Turns out that getting your hands dirty in the garden has demonstrated mood-lifting benefits.
The dirt-mood connection surfaced several years ago when Dr. Christopher Lowry and colleagues injected harmless soil bacteria (M. vaccae) into mice. Creatures exposed to the bacteria had more activity in serotonin-producing neurons and higher levels of serotonin in several areas of the brain, the “exact same effect as antidepressant drugs,” according to Lowry. The scientists concluded that the benefits of dirt can be accessed any number of ways, including getting your hands dirty in the garden and even making mud pies. We can safely presume that tending our compost piles does the trick as well! You can read more about Dr. Lowry’s research in “Dirt-the New Prozac?”
A related and relatively new idea in medicine is the “hygiene hypothesis.” According to this concept, children who are exposed early in life to the bacteria, fungi and viruses found in everyday dirt, have a lower incidence of infections, asthma, allergies, and eczema compared to kids raised in “clean” urban environments. We already knew that from comparing the barefoot kids down the block to coddled toddlers with chronic sniffles!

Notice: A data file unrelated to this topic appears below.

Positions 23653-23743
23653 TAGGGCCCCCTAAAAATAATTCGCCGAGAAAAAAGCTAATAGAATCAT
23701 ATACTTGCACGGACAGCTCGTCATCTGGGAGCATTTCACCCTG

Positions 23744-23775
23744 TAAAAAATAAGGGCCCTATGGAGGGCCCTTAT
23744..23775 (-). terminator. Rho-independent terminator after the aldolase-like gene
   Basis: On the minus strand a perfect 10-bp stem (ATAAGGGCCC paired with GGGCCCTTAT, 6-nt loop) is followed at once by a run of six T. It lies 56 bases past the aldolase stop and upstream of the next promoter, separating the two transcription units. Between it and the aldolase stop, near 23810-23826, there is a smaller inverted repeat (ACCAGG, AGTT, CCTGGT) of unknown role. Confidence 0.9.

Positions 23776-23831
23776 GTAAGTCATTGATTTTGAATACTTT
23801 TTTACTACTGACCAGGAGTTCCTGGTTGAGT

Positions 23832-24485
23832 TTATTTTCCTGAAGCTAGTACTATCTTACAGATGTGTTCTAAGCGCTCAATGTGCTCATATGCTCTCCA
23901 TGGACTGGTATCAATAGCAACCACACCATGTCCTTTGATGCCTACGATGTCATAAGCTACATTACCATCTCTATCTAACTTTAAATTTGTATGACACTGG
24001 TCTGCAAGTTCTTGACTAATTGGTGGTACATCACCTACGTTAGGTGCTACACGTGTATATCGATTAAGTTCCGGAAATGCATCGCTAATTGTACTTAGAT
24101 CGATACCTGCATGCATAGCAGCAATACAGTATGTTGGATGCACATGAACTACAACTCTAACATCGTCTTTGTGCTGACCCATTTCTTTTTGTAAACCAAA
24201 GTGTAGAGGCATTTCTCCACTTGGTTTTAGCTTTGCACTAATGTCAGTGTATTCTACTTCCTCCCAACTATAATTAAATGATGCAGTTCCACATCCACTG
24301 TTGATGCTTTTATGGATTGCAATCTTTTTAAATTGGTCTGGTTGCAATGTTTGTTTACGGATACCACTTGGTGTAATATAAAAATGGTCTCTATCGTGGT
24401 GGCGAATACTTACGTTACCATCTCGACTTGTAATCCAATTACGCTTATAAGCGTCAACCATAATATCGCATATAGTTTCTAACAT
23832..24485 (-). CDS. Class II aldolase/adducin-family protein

Another item reinforcing the benefits of getting your hands dirty aired recently on NPR–titled “Craving Earth: The Urge to Eat Clay, Starch, Ice and Chalk” in which a Cornell researcher chronicles folks who eat these substances and why. Turns out, most of the people who develop these cravings have micro-nutrient deficiencies. Pregnancy seems to turn on these cravings in some women to boost their suppressed immune systems.
The moral: dirt makes you happy and healthy. We already knew that gardening, hiking and playing outdoors feels great—now we have scientific research to help us understand why. Another reason to keep up the composting and organic gardening.
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